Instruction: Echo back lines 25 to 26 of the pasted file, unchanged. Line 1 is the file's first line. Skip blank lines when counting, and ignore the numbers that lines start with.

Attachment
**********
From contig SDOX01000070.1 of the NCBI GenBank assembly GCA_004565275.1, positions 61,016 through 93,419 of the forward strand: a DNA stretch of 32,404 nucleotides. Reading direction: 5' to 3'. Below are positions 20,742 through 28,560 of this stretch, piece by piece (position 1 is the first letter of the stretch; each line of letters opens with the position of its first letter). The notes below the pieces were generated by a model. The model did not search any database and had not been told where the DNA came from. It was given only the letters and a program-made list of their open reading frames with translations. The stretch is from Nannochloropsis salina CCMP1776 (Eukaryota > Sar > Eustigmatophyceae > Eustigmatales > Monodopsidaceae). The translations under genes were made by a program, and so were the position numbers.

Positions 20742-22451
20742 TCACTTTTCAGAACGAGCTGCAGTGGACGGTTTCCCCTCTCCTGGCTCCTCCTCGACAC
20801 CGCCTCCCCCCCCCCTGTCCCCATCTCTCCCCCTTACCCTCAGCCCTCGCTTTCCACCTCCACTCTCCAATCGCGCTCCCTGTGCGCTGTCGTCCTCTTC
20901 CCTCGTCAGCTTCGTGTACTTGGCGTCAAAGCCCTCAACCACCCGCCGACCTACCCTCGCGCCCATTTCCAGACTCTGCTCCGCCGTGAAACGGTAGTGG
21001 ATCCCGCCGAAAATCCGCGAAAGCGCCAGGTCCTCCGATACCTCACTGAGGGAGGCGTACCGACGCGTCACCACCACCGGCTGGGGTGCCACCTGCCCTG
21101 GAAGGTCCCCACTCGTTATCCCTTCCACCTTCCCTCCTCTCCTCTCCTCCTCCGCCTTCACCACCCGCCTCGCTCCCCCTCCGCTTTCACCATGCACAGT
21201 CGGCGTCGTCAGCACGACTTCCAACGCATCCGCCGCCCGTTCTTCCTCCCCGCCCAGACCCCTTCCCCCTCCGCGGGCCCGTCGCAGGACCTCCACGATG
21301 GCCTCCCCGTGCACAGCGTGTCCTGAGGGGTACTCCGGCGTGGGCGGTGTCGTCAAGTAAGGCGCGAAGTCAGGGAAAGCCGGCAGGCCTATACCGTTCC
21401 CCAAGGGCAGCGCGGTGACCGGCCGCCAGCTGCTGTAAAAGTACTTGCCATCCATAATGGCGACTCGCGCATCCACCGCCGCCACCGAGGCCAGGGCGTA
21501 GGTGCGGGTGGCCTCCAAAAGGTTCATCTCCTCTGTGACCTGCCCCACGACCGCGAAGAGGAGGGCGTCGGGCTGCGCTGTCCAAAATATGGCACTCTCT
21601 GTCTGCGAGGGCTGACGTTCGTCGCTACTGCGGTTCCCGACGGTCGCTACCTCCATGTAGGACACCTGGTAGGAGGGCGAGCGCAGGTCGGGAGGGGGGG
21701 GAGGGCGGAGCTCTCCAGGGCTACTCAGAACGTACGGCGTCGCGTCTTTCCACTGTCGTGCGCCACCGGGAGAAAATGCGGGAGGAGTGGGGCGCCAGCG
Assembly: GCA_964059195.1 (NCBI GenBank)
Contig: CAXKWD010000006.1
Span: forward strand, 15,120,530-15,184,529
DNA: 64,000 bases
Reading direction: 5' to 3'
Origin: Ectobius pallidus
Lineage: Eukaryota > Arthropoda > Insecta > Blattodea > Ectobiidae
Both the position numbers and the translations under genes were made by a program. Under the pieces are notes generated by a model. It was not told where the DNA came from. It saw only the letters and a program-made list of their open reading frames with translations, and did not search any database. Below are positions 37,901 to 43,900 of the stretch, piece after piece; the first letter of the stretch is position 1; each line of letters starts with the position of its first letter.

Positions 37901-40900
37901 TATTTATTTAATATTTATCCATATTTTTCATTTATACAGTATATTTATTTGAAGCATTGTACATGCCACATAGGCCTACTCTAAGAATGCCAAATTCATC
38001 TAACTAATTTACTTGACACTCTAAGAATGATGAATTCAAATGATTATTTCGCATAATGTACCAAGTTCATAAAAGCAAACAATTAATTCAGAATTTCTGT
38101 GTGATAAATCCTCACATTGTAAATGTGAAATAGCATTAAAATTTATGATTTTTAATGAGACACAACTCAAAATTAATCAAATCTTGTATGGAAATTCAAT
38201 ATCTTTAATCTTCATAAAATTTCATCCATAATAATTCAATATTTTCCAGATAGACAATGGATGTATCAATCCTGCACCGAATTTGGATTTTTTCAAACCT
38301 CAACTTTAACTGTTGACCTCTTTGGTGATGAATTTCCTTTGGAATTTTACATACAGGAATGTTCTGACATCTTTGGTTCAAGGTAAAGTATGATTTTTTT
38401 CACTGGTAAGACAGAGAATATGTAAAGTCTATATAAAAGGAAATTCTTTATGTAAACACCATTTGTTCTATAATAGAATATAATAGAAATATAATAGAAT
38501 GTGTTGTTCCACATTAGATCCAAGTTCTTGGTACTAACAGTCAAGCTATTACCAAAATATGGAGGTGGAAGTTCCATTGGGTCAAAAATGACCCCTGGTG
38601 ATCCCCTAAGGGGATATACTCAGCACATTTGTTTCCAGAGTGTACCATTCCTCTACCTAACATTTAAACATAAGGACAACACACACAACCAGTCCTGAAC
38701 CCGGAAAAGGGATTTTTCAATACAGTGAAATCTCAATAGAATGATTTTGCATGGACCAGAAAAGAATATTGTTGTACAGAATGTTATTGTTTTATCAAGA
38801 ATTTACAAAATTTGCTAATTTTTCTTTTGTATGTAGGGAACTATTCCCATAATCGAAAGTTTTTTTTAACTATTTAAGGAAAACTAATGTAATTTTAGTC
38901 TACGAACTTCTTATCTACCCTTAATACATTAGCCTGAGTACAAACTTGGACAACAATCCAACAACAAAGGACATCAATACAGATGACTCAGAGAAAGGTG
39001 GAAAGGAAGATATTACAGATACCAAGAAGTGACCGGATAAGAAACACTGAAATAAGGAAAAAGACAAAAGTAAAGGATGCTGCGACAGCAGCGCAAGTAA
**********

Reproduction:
38101 GTGATAAATCCTCACATTGTAAATGTGAAATAGCATTAAAATTTATGATTTTTAATGAGACACAACTCAAAATTAATCAAATCTTGTATGGAAATTCAAT
38201 ATCTTTAATCTTCATAAAATTTCATCCATAATAATTCAATATTTTCCAGATAGACAATGGATGTATCAATCCTGCACCGAATTTGGATTTTTTCAAACCT